Will Smith snaps his fingers every three seconds to announce another tragic death of a child. The audience mimics his physical action by snapping with Smith.

10 Making a Claim Smith states his claim that he is not asking for money from the audience just signatures for a petition. His use of numbers----eight men making the difference for billions of people---employs a logical appeal to reach the audience.

11 Snap, Snap, Snap

12 Ethos and Pathos-Film A short film with actors, musicians and celebrities from different races, countries and political beliefs follows Smith’s speech to emphasize the fact that the issue Smith speaks about is global and is everyone’s problem.

13 The Singer Solution to World Poverty
What are your thoughts when you examine these images? Images from the article originally published in New York Magazine.

14 The Singer Solution to World Poverty
Read the article from Peter Singer, “The Singer Solution to World Poverty” (Click on the hyperlink to access the article). Images from the article originally published in New York Magazine.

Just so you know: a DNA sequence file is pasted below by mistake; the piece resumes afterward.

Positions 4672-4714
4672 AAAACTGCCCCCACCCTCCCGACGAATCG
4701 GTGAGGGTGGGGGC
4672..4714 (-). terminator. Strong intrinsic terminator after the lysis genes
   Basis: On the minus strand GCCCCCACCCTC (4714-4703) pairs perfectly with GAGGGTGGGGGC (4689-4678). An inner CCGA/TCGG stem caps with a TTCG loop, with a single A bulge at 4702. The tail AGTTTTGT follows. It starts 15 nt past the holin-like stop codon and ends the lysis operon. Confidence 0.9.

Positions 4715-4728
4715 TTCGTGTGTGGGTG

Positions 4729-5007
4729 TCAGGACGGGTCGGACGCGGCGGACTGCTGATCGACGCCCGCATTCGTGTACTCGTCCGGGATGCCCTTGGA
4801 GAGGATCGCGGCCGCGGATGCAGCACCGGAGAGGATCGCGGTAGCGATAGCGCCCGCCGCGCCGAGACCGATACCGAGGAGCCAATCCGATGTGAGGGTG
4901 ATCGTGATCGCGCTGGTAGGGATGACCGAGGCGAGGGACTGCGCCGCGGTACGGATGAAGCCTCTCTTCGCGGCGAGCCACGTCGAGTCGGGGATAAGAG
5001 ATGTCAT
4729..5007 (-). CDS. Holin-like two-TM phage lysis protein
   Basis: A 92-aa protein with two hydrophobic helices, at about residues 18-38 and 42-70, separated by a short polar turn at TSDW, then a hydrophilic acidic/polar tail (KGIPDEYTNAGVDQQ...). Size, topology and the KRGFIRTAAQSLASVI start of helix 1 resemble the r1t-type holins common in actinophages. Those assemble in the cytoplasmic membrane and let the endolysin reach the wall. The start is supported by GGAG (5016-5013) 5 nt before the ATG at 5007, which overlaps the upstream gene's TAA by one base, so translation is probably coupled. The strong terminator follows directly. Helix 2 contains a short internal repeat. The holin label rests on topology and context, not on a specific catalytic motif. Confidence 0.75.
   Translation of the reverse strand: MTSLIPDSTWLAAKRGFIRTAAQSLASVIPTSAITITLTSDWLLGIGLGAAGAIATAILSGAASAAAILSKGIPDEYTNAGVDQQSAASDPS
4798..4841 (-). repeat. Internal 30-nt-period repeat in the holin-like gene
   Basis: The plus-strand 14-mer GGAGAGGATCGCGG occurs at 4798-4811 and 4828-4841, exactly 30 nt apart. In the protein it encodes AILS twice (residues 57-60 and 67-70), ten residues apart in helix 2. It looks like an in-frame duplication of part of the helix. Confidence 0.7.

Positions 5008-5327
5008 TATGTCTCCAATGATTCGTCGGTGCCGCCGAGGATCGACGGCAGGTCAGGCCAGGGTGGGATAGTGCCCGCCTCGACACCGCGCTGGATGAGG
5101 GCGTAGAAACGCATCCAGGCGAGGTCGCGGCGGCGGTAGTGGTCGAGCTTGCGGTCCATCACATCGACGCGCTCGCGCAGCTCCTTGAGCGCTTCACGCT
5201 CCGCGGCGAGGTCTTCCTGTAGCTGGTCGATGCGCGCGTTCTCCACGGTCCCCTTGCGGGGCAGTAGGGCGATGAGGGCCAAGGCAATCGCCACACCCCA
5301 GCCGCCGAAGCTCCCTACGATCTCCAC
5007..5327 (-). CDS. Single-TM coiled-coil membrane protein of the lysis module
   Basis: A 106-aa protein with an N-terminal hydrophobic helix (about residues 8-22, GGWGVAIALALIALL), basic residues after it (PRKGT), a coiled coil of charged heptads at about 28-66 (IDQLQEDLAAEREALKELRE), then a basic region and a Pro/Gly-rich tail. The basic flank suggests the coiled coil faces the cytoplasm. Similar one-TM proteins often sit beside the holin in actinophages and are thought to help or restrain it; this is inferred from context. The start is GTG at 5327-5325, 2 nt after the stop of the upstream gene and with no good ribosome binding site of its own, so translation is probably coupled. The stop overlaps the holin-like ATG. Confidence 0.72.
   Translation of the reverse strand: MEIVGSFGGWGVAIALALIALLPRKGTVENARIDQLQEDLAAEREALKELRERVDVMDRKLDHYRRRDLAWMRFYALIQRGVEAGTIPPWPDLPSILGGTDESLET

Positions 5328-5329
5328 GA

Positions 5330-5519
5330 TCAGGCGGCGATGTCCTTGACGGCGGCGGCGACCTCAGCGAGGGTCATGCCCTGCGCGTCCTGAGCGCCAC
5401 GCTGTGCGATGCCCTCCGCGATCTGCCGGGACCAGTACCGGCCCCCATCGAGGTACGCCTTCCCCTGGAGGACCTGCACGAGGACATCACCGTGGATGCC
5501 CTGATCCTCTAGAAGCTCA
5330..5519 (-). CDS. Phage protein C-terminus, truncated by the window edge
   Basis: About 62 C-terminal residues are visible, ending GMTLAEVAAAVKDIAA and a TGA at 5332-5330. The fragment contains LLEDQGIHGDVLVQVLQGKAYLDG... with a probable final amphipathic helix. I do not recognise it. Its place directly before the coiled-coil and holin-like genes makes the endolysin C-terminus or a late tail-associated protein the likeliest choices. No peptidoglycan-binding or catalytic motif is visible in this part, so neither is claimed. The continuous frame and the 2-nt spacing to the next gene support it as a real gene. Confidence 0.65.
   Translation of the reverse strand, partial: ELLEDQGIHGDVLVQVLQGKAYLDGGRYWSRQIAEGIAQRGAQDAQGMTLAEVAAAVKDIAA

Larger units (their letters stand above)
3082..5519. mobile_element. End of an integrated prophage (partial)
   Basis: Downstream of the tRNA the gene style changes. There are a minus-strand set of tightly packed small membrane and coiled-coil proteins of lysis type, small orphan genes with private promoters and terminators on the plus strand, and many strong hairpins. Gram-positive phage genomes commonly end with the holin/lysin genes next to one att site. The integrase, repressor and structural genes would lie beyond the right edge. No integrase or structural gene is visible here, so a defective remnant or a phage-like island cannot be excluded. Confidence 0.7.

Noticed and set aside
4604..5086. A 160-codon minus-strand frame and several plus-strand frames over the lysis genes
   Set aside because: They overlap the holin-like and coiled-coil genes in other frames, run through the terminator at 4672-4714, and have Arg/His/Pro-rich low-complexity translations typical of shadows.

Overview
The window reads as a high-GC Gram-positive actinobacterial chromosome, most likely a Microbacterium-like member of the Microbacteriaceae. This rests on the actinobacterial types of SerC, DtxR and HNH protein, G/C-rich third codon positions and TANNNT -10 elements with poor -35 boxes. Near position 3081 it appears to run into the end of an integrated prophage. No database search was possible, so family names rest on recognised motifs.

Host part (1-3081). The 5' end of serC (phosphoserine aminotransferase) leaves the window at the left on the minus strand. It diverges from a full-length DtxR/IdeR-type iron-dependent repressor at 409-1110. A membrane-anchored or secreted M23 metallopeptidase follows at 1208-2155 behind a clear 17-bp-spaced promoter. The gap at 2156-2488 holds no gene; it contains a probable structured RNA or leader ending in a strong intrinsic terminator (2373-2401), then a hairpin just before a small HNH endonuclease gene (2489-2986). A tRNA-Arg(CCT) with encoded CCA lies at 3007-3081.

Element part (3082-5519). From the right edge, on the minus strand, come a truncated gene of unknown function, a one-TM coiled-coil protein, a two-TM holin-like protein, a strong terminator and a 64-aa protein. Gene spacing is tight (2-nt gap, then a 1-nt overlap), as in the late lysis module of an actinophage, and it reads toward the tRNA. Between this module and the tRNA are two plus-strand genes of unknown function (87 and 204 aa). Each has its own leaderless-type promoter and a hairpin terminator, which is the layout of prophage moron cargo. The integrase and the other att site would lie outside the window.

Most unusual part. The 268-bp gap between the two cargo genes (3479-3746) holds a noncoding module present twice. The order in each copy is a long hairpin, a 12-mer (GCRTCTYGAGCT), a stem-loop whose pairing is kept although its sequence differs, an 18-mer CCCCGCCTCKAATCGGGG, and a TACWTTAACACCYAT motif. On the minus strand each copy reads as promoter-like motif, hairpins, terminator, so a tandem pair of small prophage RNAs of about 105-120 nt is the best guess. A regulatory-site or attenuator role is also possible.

15 The Dora Dilemma Was Dora right to sell the child “into adoption” and buy a television set with the proceeds? Since the circumstances changed, discuss Dora’s decision to track down the boy and steal him back. The Brazilian film “Central Station” Peter Singer Dora and the boy

16 The Bob Dilemma Now that you have heard (and read) Peter Singer’s thoughts, do we, as a society, act like Bob? Did Bob make an ethical, emotional or logical choice? Was his choice right or wrong? The Bugatti from the film clip A train switching tracks Simon Cowell’s Bugatti

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18 Assessment 1. What does Singer use to lead into his main argument?
A. An example from a film B. A quote from a poem C. A lyric from a song D. A statistic from Save the Children 2. How does Singer describe himself? A. as a utilitarian romantic B. as a heartless romantic C. as a utilitarian philosopher D. a Third World crusader 3. When Peter Singer states: "Whatever money you're spending on luxuries, not necessities, should be given away," this is his: A. creed for all living in America B. introduction C. epilogue D. thesis (claim)